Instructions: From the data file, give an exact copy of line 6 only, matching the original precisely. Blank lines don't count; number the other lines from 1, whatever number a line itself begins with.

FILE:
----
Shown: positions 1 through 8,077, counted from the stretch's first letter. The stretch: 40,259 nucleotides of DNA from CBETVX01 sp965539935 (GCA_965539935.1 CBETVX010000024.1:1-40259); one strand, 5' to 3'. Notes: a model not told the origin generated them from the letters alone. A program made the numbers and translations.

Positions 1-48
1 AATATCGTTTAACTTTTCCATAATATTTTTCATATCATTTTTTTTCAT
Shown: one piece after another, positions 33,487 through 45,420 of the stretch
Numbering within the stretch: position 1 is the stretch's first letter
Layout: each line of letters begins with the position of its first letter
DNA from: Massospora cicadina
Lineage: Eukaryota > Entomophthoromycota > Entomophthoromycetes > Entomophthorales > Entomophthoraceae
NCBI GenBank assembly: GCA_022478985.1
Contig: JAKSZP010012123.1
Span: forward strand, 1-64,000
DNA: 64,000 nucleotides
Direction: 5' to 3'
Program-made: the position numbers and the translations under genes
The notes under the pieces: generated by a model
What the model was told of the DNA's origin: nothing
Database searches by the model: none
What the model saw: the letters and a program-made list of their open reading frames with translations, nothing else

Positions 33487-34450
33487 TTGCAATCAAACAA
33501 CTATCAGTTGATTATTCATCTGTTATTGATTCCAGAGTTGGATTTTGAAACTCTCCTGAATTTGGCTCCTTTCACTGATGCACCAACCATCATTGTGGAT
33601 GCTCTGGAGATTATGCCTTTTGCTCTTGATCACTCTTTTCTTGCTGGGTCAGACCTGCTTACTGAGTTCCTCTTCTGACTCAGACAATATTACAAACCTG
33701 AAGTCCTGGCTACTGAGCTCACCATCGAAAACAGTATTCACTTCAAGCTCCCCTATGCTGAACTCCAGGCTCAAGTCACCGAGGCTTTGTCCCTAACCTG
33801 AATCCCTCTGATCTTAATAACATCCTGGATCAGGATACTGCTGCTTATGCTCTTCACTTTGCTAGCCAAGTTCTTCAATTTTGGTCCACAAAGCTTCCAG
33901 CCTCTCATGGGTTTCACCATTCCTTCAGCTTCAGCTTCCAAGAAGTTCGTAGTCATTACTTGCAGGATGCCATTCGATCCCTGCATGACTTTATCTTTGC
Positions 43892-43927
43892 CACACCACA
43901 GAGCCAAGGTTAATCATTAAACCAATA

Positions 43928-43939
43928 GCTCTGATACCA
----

Layout: each line of letters begins with the position of its first letter